A record number of people died in Delaware from suspected overdoses in August, according to reports from the Delaware Division of Forensic Science.

The monthly total of 39 deaths was the highest since the Department of Health and Social Services began tracking deaths from suspected overdoses in 2013. The previous high monthly total was 27 deaths, which occurred in April 2018.

"It is heartbreaking and alarming to see so many lives lost to suspected overdoses," said DHSS Secretary Kara Odom Walker, a board-certified family physician. "We suspect that many of the overdoses involved fentanyl so we are warning people who are in active use to assume that the illicit drugs they are using contain this highly toxic and dangerous synthetic opioid. Any use of such a substance could kill them."

Fentanyl is up to 50 to 100 times more potent than heroin.

If a user ingested fentanyl or a drug laced with fentanyl, time is critical because the opioid affects the central nervous system and the brain. Users can have trouble breathing or can stop breathing as the drug sedates them. If someone is too drowsy to answer questions, is having difficulty breathing or appears to be in a deep sleep that they cannot be awakened, call 911. Under Delaware's 911/Good Samaritan Law, people who call 911 to report an overdose and the person in medical distress cannot be arrested for low-level drug crimes.

In 2017, about 61 percent of the overdose deaths in Delaware involved fentanyl and 40 percent involved heroin.

As of Sept. 8, the Division of Forensic Science reported 202 deaths from suspected overdoses in Delaware this year. Because there is a lag of six to eight weeks for toxicology analyses to be finished at DFS, the total number of deaths could be higher. In 2017, 345 people died in Delaware from overdoses, up 12 percent from 2016, according to DFS.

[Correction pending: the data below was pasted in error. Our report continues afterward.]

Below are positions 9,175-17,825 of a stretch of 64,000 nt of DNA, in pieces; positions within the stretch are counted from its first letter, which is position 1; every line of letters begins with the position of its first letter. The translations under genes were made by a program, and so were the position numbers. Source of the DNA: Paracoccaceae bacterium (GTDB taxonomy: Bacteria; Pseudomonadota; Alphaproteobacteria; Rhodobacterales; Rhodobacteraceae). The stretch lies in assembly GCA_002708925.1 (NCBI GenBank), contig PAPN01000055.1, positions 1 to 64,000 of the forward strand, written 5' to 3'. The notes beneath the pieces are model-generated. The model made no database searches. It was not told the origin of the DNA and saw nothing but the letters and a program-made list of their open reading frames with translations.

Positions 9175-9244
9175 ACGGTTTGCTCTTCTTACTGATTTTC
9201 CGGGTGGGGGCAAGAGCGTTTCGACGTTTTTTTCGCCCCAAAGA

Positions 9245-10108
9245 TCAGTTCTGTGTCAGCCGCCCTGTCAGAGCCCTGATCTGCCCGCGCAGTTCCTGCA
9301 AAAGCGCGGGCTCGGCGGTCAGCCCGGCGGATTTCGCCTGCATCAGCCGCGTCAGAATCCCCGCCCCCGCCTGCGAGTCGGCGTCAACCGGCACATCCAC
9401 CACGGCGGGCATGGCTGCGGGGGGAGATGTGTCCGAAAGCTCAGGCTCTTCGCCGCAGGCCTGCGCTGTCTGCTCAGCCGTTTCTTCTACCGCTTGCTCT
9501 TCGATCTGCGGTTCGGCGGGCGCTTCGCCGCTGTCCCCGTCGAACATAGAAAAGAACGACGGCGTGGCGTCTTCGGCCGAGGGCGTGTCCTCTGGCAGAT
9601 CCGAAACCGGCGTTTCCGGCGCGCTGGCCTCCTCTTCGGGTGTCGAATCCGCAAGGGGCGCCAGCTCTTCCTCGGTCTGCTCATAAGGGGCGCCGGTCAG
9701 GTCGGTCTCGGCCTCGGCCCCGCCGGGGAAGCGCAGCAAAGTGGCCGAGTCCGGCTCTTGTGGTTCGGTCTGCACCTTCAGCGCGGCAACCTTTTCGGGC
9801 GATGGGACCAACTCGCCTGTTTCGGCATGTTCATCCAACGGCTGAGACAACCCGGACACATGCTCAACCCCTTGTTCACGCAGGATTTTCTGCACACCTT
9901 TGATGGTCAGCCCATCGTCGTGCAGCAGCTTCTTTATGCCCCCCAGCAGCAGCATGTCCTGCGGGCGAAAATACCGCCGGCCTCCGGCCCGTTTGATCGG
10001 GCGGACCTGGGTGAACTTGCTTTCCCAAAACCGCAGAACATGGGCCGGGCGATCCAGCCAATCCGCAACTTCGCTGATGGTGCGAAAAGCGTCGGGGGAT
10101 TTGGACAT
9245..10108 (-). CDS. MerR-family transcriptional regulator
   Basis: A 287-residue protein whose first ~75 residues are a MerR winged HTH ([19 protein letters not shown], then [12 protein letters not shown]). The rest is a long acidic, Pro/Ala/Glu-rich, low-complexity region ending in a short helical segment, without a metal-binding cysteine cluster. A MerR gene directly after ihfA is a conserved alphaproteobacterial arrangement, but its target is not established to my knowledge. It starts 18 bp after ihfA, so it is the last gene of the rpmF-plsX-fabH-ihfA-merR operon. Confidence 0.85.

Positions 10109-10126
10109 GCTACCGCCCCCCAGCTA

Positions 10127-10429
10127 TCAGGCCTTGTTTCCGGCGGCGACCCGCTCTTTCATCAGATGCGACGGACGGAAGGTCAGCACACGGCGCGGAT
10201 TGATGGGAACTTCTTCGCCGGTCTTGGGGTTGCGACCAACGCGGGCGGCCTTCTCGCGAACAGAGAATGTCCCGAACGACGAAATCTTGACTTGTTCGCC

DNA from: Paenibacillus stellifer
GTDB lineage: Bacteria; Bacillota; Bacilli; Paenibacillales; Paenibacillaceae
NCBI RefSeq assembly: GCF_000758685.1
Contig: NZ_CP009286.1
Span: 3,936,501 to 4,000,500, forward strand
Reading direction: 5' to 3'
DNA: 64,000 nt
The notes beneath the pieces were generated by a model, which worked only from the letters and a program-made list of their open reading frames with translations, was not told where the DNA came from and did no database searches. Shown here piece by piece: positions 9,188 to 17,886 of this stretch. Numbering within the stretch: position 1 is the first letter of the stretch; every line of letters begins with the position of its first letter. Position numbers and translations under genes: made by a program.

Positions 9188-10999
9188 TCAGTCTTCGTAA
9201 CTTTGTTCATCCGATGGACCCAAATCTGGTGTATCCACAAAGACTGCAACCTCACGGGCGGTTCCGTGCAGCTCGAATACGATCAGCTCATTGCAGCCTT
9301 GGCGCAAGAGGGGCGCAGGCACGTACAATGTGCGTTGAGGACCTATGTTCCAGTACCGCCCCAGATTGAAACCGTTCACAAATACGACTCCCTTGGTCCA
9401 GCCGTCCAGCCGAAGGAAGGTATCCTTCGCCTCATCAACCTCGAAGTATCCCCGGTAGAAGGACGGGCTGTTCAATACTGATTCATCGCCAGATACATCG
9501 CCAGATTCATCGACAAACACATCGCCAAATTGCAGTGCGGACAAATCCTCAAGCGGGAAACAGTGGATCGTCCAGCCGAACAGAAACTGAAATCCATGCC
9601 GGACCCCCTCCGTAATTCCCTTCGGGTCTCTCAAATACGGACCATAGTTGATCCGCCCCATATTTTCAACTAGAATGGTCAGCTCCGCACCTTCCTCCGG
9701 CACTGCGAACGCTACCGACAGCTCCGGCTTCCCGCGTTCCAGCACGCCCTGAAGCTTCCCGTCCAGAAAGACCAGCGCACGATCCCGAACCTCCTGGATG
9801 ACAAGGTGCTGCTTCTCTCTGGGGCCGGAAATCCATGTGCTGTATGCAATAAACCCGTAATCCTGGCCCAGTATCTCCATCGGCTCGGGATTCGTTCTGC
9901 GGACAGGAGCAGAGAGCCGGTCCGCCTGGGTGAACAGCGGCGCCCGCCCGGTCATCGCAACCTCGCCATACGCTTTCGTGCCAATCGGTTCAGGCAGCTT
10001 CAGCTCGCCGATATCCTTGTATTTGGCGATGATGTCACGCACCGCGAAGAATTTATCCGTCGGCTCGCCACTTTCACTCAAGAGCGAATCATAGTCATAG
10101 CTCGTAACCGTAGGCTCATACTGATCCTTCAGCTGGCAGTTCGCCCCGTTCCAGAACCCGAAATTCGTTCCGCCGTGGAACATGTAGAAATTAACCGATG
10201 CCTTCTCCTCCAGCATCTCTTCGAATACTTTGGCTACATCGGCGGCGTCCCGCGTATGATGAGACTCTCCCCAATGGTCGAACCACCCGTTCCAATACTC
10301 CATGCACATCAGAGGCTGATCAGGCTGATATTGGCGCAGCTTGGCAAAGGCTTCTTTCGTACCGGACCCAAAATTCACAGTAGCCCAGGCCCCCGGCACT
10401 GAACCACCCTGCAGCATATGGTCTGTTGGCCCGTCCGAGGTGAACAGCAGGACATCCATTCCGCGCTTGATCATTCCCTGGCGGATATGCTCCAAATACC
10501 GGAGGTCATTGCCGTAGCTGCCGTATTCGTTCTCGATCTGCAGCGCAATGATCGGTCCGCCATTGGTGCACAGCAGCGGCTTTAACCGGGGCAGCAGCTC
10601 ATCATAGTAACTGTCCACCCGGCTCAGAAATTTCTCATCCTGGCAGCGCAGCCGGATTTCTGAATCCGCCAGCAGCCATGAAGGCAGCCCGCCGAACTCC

Elizabeth Romero, director of DHSS' Division of Substance Abuse and Mental Health, encouraged individuals in active substance use in Delaware to see a medical provider immediately, ask police or other first responders for help or to call DHSS' 24/7 crisis services hotline to be connected to trained crisis professionals who can discuss treatment options.

In New Castle County, the 24/7 crisis services hotline number is 800-652-2929. In Kent and Sussex counties, the number is 800-345-6785. Individuals and families also can visit helpisherede.com to find addiction treatment and recovery services in Delaware or nearby states.

Naloxone is available at many Delaware pharmacies without a prescription, or by attending community trainings through Brandywine Counseling and Community Services or through atTAcK addiction, which is able to conduct trainings through a BluePrints for the Community Highmark grant. Brandywine Counseling's next community training is at 6 p.m. Sept. 19 at Bethel United Methodist in Lewes, in coordination with atTAcK addiction's Sussex County chapter.

Naloxone, the overdose-reversing medication carried in Delaware by community members, paramedics, some police officers and other first responders, can be administered in overdoses involving opioids — fentanyl, heroin or opioid painkillers. Because fentanyl is more potent than heroin or opioid painkillers, multiple doses of naloxone may be needed to reverse an overdose. In 2017, Delaware paramedics and police officers administered naloxone 2,714 times in suspected overdose situations to a total of 1,906 patients.